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Last Meal of Iron Age Mummy Revealed

tollund man iron age mummy bog body
The “Tollund Man” is so well preserved that he was thought to have been a recent murder victim when he was found in 1950. Credit: Public Domain

The Tollund Man, an unfortunate victim of human sacrifice in Iron Age Denmark, is known as a “bog body,” one of a group of remarkably well preserved ancient mummies found in Europe’s peat bogs.

Although found over half a century ago in 1950, scientists have recently re-analyzed his stomach contents using the latest technology, and they were able to determine the contents of his last meal — barley porridge, flax seeds, and fish, a simple but nutritious meal for that time.

The 2,400-year-old remains of the Tollund Man, who was likely aged 30 to 40 at his time of death, were found in Denmark’s Jutland peninsula by two peat cutters working in the bog.

Bog body was a victim of ritual human sacrifice

His body was so free of decay that they believed he was a recent murder victim, because the leather noose used to kill him was incredibly still hanging around his neck. In actuality, scientists believe he was killed sometime during the period of 405 to 380 BC.

While some posited that he was an executed criminal, experts now theorize that he was the victim of ritual sacrifice. His body was carefully placed in the bog in a fetal position, and his mouth and eyes were closed after death, pointing to the ritual nature of his death.

Experts believe the area may have been an important ritual or religious site. Another naturally-mummified bog body, called the “Elling Woman,” had been found only 200 feet away from the Tollund Man just eleven months before.

She had also been hanged, and is thought to have lived in the Iron Age as well, but it is impossible to determine if she was killed around the same time as the Tollund Man.

Scientists at the time were able to determine that the man had eaten his final meal around 12 to 24 hours before his death by hanging, but they were unable to determine what exactly the contents of his stomach were at the time.

Tollund man, a mummy from the Iron Age, ate simple, nutritious last meal

tollund man iron age mummy
The Tollund Man, an Iron Age mummy found in Denmark. Credit: Chocho8/Wikimedia Commons/CC BY-SA 4.0

A group of Danish scientists, headed by Nina Hilt Nielsen, director of research at the Silkeborg Museum in Denmark, reexamined the contents of his stomach using current technology, which is much more advanced than that which was available in the 1950s.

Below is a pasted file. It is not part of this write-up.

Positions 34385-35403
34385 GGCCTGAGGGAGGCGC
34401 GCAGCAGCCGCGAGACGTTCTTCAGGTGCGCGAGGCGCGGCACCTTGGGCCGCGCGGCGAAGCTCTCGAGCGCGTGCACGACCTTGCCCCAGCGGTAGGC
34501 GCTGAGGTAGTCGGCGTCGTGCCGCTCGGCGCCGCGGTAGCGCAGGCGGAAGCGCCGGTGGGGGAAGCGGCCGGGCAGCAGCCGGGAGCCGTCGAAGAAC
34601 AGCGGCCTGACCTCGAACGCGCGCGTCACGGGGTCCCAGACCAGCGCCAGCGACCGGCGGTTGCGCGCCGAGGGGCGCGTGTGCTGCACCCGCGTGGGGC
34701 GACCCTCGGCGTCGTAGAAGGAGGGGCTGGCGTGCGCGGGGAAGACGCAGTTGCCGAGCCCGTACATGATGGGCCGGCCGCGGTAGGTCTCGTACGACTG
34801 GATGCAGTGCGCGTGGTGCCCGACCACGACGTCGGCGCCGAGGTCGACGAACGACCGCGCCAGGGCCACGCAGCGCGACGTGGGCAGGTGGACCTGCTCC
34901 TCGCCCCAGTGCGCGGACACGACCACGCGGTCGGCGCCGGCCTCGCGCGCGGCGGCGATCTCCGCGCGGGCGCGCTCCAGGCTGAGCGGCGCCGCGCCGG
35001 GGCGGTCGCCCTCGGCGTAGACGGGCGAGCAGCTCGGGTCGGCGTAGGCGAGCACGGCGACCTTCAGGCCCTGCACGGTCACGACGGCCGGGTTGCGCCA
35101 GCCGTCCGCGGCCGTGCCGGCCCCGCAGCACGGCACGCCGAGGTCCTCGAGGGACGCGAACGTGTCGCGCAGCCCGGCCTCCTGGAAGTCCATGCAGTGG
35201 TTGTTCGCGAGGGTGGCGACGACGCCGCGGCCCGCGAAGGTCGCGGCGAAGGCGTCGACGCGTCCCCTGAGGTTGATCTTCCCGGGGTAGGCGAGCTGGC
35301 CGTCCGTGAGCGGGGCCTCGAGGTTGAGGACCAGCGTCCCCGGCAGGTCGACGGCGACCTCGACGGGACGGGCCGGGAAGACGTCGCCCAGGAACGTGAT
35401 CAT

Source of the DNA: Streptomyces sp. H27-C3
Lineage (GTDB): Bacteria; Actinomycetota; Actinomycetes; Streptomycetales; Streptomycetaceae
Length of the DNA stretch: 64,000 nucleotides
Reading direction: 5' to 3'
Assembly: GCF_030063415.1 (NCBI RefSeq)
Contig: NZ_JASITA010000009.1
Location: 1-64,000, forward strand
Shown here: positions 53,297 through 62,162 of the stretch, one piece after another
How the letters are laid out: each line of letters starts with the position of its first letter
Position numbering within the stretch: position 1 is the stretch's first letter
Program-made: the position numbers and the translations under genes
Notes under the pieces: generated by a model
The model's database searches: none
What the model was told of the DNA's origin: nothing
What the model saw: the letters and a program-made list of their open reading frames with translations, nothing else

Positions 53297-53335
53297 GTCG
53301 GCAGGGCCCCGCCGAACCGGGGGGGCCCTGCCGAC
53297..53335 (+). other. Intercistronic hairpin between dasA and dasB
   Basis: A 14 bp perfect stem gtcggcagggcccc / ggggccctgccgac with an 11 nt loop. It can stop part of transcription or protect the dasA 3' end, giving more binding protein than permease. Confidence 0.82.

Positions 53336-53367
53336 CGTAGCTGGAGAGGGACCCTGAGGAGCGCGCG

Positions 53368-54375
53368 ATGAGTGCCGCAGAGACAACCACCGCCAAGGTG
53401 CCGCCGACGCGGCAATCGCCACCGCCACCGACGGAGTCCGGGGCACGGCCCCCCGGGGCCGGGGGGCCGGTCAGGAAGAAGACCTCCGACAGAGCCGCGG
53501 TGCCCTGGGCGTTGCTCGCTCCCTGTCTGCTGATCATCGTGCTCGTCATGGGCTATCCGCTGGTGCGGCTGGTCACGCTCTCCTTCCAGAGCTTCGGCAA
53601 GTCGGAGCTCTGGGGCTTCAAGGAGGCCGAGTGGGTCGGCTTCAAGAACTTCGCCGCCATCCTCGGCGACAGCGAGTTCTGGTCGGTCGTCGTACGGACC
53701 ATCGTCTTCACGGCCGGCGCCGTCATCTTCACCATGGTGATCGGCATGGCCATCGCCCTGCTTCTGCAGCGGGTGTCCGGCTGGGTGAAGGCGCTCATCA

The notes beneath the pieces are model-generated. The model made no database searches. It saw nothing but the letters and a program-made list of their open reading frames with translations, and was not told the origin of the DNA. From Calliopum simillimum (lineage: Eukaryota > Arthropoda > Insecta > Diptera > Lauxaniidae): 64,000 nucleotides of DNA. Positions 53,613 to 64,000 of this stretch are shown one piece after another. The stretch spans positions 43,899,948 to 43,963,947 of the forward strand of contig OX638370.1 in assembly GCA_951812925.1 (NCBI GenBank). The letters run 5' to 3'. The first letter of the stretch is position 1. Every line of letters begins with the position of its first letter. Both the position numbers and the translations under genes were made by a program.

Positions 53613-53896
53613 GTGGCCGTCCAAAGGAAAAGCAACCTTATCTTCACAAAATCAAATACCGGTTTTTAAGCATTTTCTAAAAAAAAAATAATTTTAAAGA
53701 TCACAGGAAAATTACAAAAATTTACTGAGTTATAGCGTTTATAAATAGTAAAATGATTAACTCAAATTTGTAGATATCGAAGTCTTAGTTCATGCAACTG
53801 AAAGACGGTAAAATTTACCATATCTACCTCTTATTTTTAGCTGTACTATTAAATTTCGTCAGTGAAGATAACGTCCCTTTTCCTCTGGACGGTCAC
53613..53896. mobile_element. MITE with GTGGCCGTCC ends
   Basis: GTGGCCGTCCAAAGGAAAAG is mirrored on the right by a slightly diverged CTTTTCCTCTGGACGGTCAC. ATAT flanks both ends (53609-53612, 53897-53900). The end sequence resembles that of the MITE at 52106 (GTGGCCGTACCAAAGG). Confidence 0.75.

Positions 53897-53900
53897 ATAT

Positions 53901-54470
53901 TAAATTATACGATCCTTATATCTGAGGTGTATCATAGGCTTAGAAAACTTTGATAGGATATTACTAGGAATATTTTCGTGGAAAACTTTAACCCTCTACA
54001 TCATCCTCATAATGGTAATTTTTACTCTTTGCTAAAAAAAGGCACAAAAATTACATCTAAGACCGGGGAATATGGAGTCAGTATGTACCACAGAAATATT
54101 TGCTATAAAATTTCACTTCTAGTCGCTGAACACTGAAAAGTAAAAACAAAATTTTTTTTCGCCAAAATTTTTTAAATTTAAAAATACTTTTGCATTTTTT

Nielsen’s team used advanced technology to analyze microscopic proteins, plant particles, chemicals, and pollen samples from his large and small intestines, and were eventually able to determine that the Tollund Man had eaten a hardy meal of barley-based porridge, flax seeds, and fish before his death.

This is a surprising last meal for a victim of ritual sacrifice, as it does not include any luxurious ingredients or psychoactive substances and analgesics, which are often found in instances of human sacrifice.

There was one odd substance found in his meal, however. Scientists were able to determine that the man had consumed threshing waste, or bits of plant matter and seeds that are usually removed during the threshing process. Some experts believe the substance may have had a ritual aspect to it.

Although simple, the meal was extremely nutritious and filling, as it would have accounted for over half of the man’s daily calories.

Further analysis of the man found that he, however, was not in perfect health. The Tollund Man had been infected with three different parasites at the time of his death, which he likely contracted from eating undercooked meat.

Bog bodies: the stunningly-well preserved mummies of Europe

Bog bodies, found in peat bogs across Northern Europe and Britain, are incredibly well preserved. Some of the bodies found in peat bogs are extremely old, dating as far back as 8,000 BC, and others are as recent as World War II.

Some bodies are so well preserved that their facial hair and clothing is still in perfect condition. This is due to the fact that the peat serves as a refrigerating agent, as the substance is extremely cold, and there is little oxygen in the depths of bogs.

Additionally, sphagnum moss, found in peat bogs, impedes the chemical reactions that are necessary for the decomposition process. These factors make peat bogs the perfect places for natural mummification.

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